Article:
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Exploring Tide Pools

sea star in tide poolLooking for an exciting ocean adventure? Go no further than the sanctuary's rocky shores and tide pools. During low tide, it's a great place to discover sea life without getting wet!

Tide Pool Life

Meet some of the fascinating plants and animals that survive in this rugged and changing seascape.

Check Tides

Tide pools are best explored at low tide. To choose a good day for tide pooling, use a tide table showing the times and tidal heights of all high and low tides throughout the year. They can be found at a local surfing, boating or other marine related businesses. Or, check NOAA's Tide Predictions. Tides listed in minus feet are the lowest and best for tide pooling. Generally early summer mornings and late fall and winter afternoons have the year's lowest tides.

Tide Pool Locations

The Monterey Bay Sanctuary offers some of the best tide pooling in the world! Learn about a few of the top tide pool locations to visit.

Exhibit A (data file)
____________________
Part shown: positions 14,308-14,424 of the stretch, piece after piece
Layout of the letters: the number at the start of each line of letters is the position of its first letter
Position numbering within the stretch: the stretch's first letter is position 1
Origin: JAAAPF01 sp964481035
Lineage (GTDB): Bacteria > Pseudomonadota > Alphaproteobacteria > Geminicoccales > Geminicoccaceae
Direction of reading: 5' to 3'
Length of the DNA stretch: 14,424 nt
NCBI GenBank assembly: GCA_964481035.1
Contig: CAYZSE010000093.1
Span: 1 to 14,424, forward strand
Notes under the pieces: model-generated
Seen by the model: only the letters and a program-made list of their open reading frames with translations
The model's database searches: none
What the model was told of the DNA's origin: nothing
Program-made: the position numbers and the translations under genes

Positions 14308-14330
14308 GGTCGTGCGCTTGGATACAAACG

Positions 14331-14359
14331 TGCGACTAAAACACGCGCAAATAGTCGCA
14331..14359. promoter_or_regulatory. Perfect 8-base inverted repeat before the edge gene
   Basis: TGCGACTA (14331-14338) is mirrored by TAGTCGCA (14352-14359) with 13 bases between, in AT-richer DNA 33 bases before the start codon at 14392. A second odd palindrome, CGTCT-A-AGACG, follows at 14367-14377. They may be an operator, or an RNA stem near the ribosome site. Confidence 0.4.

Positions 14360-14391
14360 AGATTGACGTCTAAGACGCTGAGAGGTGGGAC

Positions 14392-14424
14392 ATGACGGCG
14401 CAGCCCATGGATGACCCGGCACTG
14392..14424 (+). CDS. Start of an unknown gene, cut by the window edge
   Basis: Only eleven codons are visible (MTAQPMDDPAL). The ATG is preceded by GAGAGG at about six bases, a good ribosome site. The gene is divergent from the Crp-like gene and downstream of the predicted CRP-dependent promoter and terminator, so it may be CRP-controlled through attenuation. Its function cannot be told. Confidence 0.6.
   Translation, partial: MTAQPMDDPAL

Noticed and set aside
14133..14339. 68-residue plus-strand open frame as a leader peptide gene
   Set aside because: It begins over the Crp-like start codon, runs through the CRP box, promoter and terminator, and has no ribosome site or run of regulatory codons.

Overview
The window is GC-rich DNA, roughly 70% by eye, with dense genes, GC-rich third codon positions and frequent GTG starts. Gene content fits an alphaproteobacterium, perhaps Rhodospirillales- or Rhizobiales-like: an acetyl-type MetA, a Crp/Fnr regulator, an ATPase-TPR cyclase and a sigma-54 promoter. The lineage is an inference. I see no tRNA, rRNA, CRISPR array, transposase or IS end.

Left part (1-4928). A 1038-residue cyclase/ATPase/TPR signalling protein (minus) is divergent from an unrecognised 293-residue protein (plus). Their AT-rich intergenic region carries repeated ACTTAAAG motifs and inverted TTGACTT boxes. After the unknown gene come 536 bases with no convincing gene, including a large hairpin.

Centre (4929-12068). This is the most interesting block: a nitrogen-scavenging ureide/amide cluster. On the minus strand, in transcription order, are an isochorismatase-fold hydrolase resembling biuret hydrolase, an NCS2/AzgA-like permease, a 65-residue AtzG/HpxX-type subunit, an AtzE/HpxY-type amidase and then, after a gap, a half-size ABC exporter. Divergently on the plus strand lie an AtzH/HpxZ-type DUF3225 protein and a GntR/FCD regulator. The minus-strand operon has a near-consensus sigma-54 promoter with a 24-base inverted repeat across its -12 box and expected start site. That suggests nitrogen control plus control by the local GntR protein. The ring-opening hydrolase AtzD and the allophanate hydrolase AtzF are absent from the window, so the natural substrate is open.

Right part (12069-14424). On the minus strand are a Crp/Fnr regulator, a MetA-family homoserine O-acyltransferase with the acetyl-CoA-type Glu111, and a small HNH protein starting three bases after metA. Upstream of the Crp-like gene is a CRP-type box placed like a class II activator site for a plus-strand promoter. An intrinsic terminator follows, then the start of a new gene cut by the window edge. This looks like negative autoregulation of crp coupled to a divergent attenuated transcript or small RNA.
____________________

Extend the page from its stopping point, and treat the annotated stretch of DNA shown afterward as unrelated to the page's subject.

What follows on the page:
Tide Pool Tips

Although tide pool creatures can survive harsh conditions, human visitors can easily disturb them. A simple act like turning over a rock and exposing the animals to the sun can harm them.

When you visit tide pools, do your part to preserve this special place:

  • algae in tidepoolStep Lightly. Most rocks are covered with living animals and plants. Step carefully to avoid crushing them.
  • Look closely. Sit quietly and watch for a few minutes. You'll see and learn much more this way.
  • Touch gently. If you touch an animal or plant, touch it gently.
  • Leave everything as you found it. Strict laws govern collecting tide pool life. Enjoy seashore life in its natural environment and leave the plants and animals exactly as you found them.
  • Be safe. Keep an eye out for waves, and don't turn your back on the ocean. Wear sturdy shoes or rubber boots that can get wet. Dress in layers and bring sunscreen and sunglasses.

Useful Links

SIMoN

Rocky shore and tide pool information from the Sanctuary Monitoring Network

Site Characterization

Rocky shore and tide pool information from the sanctuary's Site Characterization

LiMPETS

In this field program, students and volunteers are trained to study and monitor the rocky and sandy shores of the marine sanctuary.

Common rocky shore animals and plants of central California

A teaching tool created by Stanford University's Hopkins Marine Station.

URL: http://montereybay.noaa.gov/visitor/TidePool/welcome.html    Reviewed: March 04, 2014
Web Site Owner: National Ocean Service

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